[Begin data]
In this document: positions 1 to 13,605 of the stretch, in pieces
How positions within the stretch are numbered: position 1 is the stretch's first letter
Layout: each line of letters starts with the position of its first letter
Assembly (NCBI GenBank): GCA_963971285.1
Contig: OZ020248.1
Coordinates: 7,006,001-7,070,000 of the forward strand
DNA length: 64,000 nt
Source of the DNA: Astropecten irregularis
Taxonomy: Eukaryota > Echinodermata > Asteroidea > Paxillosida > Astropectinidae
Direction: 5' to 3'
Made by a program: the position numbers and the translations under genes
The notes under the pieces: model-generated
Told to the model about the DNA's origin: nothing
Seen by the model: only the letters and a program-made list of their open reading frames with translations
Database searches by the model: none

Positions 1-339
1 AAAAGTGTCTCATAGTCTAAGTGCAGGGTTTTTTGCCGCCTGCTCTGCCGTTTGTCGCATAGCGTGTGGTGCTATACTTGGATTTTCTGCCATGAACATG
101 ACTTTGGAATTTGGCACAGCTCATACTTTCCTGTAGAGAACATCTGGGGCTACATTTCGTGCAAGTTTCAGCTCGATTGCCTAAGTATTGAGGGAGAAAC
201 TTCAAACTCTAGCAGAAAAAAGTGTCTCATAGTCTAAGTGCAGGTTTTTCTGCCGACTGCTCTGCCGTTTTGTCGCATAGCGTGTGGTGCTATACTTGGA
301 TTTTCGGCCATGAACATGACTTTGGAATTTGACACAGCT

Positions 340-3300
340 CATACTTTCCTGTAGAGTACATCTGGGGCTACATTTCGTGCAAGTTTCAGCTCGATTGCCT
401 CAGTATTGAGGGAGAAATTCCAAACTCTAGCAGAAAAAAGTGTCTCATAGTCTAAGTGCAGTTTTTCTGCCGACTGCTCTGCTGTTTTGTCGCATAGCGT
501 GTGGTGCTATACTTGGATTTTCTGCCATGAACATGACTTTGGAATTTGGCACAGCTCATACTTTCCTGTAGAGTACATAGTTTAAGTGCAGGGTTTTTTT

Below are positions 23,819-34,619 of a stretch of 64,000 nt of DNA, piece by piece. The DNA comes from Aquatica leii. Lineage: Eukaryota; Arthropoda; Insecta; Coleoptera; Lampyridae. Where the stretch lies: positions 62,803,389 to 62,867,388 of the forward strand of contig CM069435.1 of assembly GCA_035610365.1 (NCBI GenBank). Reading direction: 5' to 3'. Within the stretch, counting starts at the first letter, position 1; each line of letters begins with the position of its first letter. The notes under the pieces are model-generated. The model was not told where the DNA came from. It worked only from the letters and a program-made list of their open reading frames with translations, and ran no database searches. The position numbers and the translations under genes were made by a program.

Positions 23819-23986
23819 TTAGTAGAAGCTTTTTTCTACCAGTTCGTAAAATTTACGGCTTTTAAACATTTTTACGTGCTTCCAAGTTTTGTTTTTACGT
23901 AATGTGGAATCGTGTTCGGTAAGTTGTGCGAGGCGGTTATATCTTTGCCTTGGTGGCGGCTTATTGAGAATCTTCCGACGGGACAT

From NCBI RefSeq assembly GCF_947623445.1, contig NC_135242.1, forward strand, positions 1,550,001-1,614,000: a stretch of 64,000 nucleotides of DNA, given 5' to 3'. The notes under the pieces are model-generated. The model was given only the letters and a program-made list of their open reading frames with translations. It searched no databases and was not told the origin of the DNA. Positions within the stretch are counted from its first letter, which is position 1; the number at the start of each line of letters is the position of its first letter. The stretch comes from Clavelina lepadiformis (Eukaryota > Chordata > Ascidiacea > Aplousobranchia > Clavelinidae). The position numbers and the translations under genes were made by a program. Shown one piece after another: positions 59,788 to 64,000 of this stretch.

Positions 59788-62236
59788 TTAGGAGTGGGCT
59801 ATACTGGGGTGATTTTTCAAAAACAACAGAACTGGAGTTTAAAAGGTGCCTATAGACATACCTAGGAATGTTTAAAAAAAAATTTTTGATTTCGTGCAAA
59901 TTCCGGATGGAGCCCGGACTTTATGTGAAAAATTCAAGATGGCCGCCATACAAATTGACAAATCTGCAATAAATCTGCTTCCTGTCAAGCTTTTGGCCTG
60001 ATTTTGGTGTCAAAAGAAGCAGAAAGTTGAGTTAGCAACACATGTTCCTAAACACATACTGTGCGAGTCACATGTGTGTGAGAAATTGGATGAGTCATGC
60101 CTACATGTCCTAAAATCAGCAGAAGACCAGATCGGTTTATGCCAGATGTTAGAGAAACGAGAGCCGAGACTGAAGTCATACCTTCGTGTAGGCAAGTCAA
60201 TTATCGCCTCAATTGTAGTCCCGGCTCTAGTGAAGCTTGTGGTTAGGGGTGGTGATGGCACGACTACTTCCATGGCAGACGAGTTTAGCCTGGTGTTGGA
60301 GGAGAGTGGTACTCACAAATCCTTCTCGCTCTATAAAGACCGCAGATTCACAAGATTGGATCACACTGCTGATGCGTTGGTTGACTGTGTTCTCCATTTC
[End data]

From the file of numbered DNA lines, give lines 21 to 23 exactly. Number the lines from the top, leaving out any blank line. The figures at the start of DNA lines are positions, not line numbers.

Positions 340-3300
340 CATACTTTCCTGTAGAGTACATCTGGGGCTACATTTCGTGCAAGTTTCAGCTCGATTGCCT
401 CAGTATTGAGGGAGAAATTCCAAACTCTAGCAGAAAAAAGTGTCTCATAGTCTAAGTGCAGTTTTTCTGCCGACTGCTCTGCTGTTTTGTCGCATAGCGT